People around the world typically celebrate the New Year from the thirty-first of December till the first of January, but the Korean New Year, or Seollal 설날, doesn’t begin until late January; giving Koreans extra time to sort out their plans and goals for the coming months. This year, Seollal will begin on January 25th, and the celebrations will span over three days.
For those who are interested in Korean culture—whether it be music, movies, dramas, food or all of the above—and want to improve their language skills and overall understanding of Korea, why not include them in your Seollal resolutions?
There are many easy and accessible ways to increase your language skills and acquire a better understanding of Korean culture whilst enjoying the different branches of the Korean lifestyle; all at the same time.
By incorporating some of the following tips and tricks into your life, you can fulfil your Seollal resolution to develop a deeper understanding and appreciation of Korean culture and—no matter where you are in the world—bring a slice of Korea to your life.
Start your day the way most Koreans do
South Korea has a strong, thriving coffee culture that’s spread all around the country and has been recognised as a big player in the international coffee scene. So it comes as no surprise that coffee is deeply rooted in Korea’s modern culture; being the backbone of people’s school, work and social lives. Although Korea is famous for its myriad cafés, many Koreans settle for the convenience of instant coffee.
Many hardcore coffee-drinkers might look down on instant coffee but in Korea, these thin packets of mixed coffee are considered to be just as good as “real coffee”. One popular brand of instant coffee, Maxim 맥심, promotes itself with the description; The world’s smallest café—implying that a cup of their instant coffee is like being in a real-life café.
Not only is Korean instant coffee relatively cheap and easy to find it also comes in a wide range of flavours, strengths and styles, becoming a go-to drink for coffee-lovers as well as those who never liked coffee that much.
Enhance your awareness of Korea’s
past and present social issues
For many new and even longtime lovers of Korean entertainment, most of their understanding of Korean culture is limited to the entertainment industry — and this is absolutely fine. A deep awareness of Korea’s history and culture isn’t necessary to enjoy listening to K-Pop or watching dramas. It is, however, the next step for those who want to attain more than a shallow appreciation for Korean culture.
A great method for expanding your awareness of Korean culture is to learn about events that shaped Korean history and society, and a brilliant way to do this is by reading books by Korean authors.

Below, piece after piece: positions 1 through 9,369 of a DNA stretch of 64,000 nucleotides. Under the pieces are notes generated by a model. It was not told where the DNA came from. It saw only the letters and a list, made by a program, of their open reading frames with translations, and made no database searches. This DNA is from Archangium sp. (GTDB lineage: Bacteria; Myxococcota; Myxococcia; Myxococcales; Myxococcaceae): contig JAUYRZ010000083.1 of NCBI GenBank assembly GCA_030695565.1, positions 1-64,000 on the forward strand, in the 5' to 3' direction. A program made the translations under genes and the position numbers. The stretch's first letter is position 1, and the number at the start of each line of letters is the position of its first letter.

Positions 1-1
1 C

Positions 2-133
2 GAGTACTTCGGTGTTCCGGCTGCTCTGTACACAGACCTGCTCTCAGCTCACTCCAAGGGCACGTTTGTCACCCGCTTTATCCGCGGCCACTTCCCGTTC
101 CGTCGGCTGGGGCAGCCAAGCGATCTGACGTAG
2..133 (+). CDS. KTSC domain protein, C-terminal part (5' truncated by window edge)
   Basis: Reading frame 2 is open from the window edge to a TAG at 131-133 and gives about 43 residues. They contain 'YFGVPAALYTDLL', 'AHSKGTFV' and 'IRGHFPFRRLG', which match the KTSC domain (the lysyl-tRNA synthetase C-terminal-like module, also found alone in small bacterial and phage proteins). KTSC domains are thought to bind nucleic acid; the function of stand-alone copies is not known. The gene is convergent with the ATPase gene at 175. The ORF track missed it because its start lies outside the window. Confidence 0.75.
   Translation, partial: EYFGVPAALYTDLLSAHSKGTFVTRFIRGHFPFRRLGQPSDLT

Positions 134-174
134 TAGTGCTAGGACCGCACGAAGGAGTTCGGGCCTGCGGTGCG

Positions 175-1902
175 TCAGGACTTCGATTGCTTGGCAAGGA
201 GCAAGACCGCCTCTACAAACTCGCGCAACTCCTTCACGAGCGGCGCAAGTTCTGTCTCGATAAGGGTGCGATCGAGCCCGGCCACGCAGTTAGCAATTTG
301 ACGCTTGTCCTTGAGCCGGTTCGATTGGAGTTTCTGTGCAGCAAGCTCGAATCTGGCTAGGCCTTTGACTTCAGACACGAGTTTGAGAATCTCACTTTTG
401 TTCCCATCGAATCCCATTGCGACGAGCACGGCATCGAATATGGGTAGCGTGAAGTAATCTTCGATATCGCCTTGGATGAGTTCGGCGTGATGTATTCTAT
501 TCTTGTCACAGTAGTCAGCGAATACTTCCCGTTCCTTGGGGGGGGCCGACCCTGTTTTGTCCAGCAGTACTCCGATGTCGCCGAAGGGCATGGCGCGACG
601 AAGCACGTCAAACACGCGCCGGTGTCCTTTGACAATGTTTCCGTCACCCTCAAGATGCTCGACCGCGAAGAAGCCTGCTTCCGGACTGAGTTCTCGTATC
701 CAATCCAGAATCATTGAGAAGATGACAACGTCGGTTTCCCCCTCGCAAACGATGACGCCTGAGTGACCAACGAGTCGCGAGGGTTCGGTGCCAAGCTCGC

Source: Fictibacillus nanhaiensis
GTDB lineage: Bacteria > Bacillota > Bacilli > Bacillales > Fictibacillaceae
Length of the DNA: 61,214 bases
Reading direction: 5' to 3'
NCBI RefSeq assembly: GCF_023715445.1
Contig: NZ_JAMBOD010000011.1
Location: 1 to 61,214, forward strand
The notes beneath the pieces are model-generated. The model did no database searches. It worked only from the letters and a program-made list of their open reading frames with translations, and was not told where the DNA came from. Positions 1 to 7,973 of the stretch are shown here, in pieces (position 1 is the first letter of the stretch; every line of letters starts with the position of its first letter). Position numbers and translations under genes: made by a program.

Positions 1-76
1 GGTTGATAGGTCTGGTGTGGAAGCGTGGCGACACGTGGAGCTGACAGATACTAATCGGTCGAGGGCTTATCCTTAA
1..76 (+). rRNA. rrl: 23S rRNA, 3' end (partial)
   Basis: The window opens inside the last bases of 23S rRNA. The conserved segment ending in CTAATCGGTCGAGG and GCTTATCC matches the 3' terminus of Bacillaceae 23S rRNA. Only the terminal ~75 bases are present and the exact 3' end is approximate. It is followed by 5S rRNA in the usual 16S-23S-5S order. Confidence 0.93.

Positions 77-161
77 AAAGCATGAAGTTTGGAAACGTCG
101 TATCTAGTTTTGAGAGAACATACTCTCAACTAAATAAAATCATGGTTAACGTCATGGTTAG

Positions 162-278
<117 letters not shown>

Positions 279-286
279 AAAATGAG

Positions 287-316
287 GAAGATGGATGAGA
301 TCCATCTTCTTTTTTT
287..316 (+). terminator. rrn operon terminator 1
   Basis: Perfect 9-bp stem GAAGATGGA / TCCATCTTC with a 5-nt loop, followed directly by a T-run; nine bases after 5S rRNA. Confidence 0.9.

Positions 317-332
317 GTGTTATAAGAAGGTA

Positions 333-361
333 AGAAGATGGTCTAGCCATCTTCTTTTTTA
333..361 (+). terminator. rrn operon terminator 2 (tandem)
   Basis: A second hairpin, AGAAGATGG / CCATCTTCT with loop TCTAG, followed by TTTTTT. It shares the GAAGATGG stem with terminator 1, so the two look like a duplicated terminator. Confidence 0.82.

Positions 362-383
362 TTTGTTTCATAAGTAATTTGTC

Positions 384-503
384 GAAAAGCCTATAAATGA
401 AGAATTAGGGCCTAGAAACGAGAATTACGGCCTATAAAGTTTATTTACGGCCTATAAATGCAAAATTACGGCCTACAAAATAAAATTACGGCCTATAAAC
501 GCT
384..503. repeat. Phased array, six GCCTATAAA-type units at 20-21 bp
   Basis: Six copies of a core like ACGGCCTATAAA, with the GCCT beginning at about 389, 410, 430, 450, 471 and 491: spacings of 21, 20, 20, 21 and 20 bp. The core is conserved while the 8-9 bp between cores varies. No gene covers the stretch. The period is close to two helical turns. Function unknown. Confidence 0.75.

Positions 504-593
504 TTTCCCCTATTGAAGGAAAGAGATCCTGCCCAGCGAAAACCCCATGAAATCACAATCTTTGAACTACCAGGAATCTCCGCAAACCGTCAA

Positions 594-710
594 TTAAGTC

Many Korean authors use their country’s history and tragic events as the backdrop of their novels and thread current social issues into the fabric of their stories; making them a simple, enjoyable way to learn about Korea’s past and present.
Books such as Princess Bari by Hwang Sok-Yong and The Surrendered by Lee Chang-Rae explore the devastation of the Korean War and those who were affected, whilst The Old Garden, also by Hwang, takes place in a post-Cold War South Korea and its political revolutions in the eighties.
Pachinko by Lee Min Jin and Drifting House by Krys Lee explore the experiences of Korean families living as foreigners in Japan and the U.S. and the hardships they had to face as expats. And Han Kang’s internationally famous novel The Vegetarian explores some of Korea’s contemporary taboos as well as the prevalence of domestic abuse among Korean families.
For those who aren’t much of a bookworm, Korean news sites are a quick and handy way to stay informed about what’s going on in Korea; offering the latest stories on entertainment, lifestyle and politics, all in English.
Develop your Korean language skills
and build on your knowledge
There are many traditional ways of studying a language, but classes and expensive textbooks may not be an option for those who want to begin learning or improve their Korean. There are, however, easy ways to expand your language skills via websites and free apps.
Many have found that using NAVER—a Korean search engine which also acts as a portal for the countless branches of Korean news, entertainment and blogs—is a useful way to boost their language-learning methods.
Although the NAVER app is in Korean, the website itself can be translated to other languages, albeit with the occasional misinterpretation, and is ideal for Korean beginners. This learning route is also beneficial for intermediate and more advanced students and can help you track how much real-life Korean you can understand—all the while informing you of Korean news stories and events.